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Known as “forever chemicals” for their ability to stay in the environment and humans’ blood stream indefinitely, per- and polyfluoroalkyl substances (PFAS) are a particularly nasty type of substance that thankfully is being slowly phased out of building products.
Green Seal, a leading green product certification organization, has announced it will no longer allow paints and coatings, floor care products, adhesives, and degreasers certified with Green Seal standards to contain any PFAS. The organization had previously eliminated PFAS in cleaning and personal care products it certifies. Many Green Seal products are used to help contribute to LEED points in the materials category, so Green Seal effectively banning PFAS in these several product categories is a big step toward eliminating PFAS from buildings altogether.
A recent study found that half of tested paint products contain PFAS, which may be used for glossiness, to reduce peeling, or for stain resistance or water repellency. Most acrylic and wax floor finishes on the market contain PFAS as leveling and wetting agents, and PFAS are also used to increase wettability in adhesives or reduce flammability in cleaning and degreasing agents.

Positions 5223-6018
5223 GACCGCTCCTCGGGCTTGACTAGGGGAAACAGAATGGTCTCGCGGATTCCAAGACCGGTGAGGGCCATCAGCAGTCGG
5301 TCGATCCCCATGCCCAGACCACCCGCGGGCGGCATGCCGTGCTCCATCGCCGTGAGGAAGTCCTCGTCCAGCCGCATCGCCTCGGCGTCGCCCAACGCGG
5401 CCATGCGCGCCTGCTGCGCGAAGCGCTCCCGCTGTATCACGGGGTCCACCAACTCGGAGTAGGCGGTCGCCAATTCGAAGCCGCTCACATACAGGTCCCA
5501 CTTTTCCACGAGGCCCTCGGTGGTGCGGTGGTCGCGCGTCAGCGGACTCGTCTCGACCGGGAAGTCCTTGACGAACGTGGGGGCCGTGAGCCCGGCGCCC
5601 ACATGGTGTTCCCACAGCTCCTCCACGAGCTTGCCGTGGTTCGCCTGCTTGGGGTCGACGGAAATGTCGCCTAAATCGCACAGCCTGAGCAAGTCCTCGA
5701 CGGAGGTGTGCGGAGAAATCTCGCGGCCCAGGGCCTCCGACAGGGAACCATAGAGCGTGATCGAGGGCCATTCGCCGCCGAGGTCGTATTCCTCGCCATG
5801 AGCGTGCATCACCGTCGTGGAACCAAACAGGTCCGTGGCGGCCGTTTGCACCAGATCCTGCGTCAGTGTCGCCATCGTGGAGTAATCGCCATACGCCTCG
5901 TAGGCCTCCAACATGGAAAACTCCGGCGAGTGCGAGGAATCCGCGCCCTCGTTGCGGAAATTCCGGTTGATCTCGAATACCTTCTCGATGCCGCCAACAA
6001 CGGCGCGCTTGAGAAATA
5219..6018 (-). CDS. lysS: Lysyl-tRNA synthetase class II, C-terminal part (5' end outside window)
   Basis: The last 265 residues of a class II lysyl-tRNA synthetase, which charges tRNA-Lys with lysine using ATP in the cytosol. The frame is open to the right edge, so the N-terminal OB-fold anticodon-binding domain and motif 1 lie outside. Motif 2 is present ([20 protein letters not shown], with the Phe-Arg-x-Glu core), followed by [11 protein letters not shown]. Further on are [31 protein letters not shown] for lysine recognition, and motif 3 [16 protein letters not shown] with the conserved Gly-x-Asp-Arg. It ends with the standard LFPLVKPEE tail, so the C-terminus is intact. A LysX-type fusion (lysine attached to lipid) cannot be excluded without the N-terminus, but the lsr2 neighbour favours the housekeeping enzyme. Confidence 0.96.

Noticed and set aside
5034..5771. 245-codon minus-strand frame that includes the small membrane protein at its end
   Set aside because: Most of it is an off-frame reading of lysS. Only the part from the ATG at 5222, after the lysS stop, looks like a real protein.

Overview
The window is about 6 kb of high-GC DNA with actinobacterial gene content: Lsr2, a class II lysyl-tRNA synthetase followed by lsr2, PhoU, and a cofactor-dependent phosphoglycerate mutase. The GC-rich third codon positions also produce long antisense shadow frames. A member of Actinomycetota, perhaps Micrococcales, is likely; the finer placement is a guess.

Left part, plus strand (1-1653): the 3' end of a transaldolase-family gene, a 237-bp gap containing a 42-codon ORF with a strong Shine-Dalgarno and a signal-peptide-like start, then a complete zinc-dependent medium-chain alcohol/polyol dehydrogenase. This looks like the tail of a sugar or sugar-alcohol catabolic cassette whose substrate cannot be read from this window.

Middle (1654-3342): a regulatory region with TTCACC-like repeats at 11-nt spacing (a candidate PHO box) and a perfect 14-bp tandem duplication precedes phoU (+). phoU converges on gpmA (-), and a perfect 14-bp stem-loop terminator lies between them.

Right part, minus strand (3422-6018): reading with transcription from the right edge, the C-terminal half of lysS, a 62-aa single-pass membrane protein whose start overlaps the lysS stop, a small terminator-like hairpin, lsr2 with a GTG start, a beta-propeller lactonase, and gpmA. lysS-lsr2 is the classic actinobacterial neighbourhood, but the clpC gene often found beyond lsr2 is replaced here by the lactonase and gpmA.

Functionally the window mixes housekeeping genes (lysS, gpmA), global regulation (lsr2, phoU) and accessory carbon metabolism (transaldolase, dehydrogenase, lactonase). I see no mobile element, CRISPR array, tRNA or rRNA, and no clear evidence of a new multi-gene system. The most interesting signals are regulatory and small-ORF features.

“Both producers and buyers know the hazards of PFAS but lack reliable ways to ensure products are free of these toxic chemicals,” said Doug Gatlin, CEO of Green Seal in a release. “Green Seal’s standard criteria will eliminate PFAS throughout the product formula supply chain while maintaining performance requirements, so buyers can choose safer, healthier, and effective products with confidence.”
Greg Zimmerman is senior contributing editor for FacilitiesNet.com and Building Operating Management magazine.
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